Saturday, July 07, 2012
Grief - How Did I Do It? (The First Week)
I've written about my son who died last January at the age of 26. I've written about how you can help those who grieve. But I don't believe I've written about my own grief. I would like to say that's because I am a very private person. But as a writer, I don't know if I would convince you of that, especially because - in some ways - I am anything but a private person.
But if you really want to know the truth, it took me years (decades, actually) to reach the point where I could write not just what I did and thought, but from my heart...or, at least, to open my heart to you a little bit as I write. For most of my life, I denied my emotions. Pain? Loneliness? Grief? I have faith. I have to just "get over it" or "offer it up". But a few years ago I finally learned something. Sacrificing for God or for others is all very good, but to deny grief is not the Christian way; it is not Jesus's way. Jesus wept. He wept over Jerusalem. He wept when Lazarus died...even though He knew He was going to raise him from the dead!
Today someone emailed me and asked if I know of a Catholic Mom's blog about grief. No, I didn't. But I could write a blog post. So here I am. Now you know why I am writing this...because I hope it will help those of you who grieve and those of you who watch others grieve. All I can do is share what I've learned, what I've experienced and felt, and what has helped me. Just so you know, my experiences, my pain, my grief are different from that of my husband or children, or anyone else -- because we are all different. Just so you know, I don't expect your grief - or your family member's or friend's grief - to be like mine. Come to think of it, it undoubtedly won't be like mine. But I am going to be brave and share in the hopes that some little thing I say might help in some small way.
When I found out that my son had died, I was in a sort of shock that held me up. I needed to reach my husband and all of my children (with all of them being adults, not all of them were here at home and not all of them were in our town). So I squashed my emotions, which wasn't all that hard, simply because I had practiced it for nearly half a century. When I thought of calling my sister - who had died just six weeks before - that's when I broke down.
We had to go to my son's town to arrange for the funeral. On the way, we stopped for lunch at Subway, where I have eaten many times, yet I had no idea what to eat. Once we reached town, we met the rest of our children and went out to dinner. Stupidly, I ordered steak, one of my favorite foods. And then I sat, staring into space, while someone asked me why I wasn't eating.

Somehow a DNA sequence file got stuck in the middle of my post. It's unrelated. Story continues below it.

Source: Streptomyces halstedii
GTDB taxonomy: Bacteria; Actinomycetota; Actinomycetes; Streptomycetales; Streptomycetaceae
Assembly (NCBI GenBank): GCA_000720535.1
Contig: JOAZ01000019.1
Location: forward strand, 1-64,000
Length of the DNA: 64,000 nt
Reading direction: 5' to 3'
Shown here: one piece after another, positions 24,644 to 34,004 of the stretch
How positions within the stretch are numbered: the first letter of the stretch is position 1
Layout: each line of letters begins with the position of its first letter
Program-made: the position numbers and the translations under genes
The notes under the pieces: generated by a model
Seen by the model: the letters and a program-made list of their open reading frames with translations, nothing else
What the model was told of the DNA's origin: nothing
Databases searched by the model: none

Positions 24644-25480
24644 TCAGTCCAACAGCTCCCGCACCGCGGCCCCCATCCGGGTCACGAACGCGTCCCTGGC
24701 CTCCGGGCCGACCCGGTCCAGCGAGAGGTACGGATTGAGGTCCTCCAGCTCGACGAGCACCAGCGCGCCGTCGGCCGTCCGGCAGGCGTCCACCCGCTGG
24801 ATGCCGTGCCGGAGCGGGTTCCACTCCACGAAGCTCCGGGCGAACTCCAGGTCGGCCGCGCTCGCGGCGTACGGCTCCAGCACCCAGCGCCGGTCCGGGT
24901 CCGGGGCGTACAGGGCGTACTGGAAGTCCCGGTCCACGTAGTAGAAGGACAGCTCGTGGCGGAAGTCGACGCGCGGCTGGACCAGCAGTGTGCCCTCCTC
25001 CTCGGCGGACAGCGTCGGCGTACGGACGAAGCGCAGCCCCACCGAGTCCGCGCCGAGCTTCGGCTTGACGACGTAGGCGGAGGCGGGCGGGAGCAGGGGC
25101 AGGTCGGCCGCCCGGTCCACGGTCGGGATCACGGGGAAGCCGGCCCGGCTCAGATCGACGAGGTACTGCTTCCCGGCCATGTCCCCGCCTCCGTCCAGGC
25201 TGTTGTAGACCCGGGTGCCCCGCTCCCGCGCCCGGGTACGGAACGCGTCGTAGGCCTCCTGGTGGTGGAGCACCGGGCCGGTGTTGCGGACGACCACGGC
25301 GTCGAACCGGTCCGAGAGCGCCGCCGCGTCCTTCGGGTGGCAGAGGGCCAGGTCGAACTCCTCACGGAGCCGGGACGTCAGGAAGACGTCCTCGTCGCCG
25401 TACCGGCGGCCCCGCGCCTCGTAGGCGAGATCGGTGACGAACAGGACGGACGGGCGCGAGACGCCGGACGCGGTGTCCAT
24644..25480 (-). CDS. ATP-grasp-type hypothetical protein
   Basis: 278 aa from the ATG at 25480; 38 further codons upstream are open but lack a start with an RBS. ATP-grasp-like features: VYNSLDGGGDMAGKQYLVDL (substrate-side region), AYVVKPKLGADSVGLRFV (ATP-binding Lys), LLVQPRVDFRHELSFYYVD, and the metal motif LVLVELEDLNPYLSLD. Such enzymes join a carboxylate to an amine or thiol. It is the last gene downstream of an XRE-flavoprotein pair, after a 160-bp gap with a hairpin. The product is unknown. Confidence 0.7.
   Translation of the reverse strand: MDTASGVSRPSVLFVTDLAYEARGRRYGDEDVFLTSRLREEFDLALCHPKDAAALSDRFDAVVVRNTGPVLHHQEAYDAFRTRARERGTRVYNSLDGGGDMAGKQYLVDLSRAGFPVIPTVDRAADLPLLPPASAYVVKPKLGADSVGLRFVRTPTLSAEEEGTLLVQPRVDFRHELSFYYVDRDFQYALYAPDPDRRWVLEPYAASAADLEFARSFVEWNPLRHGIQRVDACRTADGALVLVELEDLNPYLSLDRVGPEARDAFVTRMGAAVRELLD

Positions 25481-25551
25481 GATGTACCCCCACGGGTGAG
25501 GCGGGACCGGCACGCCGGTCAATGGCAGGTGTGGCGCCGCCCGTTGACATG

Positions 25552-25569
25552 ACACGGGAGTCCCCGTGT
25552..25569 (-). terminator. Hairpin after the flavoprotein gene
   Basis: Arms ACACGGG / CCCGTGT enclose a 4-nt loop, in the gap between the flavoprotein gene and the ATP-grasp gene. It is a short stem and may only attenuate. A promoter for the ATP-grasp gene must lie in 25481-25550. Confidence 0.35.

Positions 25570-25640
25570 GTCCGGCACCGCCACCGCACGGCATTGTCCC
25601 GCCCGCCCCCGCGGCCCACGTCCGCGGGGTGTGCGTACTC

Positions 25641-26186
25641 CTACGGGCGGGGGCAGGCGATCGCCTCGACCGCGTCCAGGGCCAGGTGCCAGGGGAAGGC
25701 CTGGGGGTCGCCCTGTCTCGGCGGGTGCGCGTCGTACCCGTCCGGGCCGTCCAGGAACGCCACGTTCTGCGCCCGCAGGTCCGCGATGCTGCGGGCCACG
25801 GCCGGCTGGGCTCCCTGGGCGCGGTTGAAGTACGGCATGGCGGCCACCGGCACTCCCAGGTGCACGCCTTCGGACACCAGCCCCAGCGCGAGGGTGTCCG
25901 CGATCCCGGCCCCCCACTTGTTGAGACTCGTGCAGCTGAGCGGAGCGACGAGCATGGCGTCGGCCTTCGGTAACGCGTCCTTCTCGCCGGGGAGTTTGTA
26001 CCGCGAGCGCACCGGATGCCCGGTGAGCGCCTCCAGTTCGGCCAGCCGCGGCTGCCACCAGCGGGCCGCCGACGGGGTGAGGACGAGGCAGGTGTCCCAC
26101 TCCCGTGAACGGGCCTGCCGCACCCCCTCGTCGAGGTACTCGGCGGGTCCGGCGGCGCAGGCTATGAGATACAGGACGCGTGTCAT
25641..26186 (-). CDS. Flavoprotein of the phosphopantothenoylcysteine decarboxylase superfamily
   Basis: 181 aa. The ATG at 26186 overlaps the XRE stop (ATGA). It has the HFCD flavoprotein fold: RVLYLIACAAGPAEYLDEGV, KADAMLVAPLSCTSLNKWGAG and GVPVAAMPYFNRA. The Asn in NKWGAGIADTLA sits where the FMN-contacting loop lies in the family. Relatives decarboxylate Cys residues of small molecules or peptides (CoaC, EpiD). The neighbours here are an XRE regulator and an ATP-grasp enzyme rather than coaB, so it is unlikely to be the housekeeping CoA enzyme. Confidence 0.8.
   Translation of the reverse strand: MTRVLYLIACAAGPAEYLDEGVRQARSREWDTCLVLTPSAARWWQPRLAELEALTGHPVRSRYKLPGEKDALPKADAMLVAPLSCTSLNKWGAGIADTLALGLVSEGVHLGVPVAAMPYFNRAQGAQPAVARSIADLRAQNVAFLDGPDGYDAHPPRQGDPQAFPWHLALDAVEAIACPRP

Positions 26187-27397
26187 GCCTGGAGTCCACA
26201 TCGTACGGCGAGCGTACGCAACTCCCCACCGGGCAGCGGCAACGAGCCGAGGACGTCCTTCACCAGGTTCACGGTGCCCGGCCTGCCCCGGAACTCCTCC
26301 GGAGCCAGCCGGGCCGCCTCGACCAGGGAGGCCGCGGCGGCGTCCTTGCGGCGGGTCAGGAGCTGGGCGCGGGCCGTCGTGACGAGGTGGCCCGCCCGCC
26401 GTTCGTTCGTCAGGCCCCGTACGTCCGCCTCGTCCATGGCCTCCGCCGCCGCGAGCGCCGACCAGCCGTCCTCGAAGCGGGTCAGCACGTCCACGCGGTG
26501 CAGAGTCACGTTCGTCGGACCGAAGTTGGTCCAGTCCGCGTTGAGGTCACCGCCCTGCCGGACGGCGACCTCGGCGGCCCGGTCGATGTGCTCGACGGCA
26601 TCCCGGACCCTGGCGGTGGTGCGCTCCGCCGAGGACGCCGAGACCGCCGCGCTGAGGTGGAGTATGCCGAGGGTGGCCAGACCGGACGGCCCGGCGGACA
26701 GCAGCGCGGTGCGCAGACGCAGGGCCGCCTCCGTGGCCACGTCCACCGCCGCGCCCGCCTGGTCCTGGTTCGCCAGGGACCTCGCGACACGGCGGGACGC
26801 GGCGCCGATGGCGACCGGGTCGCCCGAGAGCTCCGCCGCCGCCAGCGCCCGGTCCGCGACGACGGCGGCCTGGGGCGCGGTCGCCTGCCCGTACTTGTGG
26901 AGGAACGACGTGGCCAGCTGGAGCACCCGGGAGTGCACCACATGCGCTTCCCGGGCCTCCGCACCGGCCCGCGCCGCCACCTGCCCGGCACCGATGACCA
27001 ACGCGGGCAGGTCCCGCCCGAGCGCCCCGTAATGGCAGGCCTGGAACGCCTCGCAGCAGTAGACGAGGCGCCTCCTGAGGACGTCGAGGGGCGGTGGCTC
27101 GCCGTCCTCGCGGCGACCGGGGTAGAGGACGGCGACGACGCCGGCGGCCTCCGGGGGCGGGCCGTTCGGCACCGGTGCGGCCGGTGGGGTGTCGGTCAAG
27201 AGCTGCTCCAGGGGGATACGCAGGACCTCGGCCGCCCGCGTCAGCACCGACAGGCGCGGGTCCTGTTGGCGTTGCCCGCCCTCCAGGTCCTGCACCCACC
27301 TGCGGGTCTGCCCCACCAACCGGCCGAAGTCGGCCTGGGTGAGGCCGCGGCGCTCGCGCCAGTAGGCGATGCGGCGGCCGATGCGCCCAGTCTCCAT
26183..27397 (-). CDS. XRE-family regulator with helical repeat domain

"I want Paul, not steak," I whined. My husband smiled kindly and said Paul would want me to eat. And I knew he was right and I ate...not because it was good but because I'm very aware that I'm the kind who needs to eat in order to function.
Having our family together, and with others, was a huge support. Most everyone was so generous and good to us. My son's church let us use their former convent to stay in, and just being able to start some coffee brewing and cook my usual breakfast each morning helped me feel a little bit more like "normal"...not that life was normal or ever quite would be again, but it made me feel more like I was still normal, like I could get through this.
I cried throughout the Masses we attended while we were there...in the church he attended so many times, often daily...with all the people he knew...and with the priest talking about his life and example. But it was good to cry...there, so close to Jesus.
One thing I noticed during that trip was my shoulders. I would get through this! But I noticed I was lifting my shoulders stiffly, sending them the pain, to store away for me, so I wouldn't have to deal with the pain now. Transferring the pain of my soul to my body. It's interesting what we do to survive.
This is very long and I need to take a break, and frankly, you might too. I am going to draw a veil over the funeral because neither you, my dear reader, nor I, need to "go there"; but I hope to write a little more about the past six months or so - and dealing with the grief - in another blog post. I just want to say, in closing, that God is with us. He is good...all the time, and as Paul often told me, "God is love".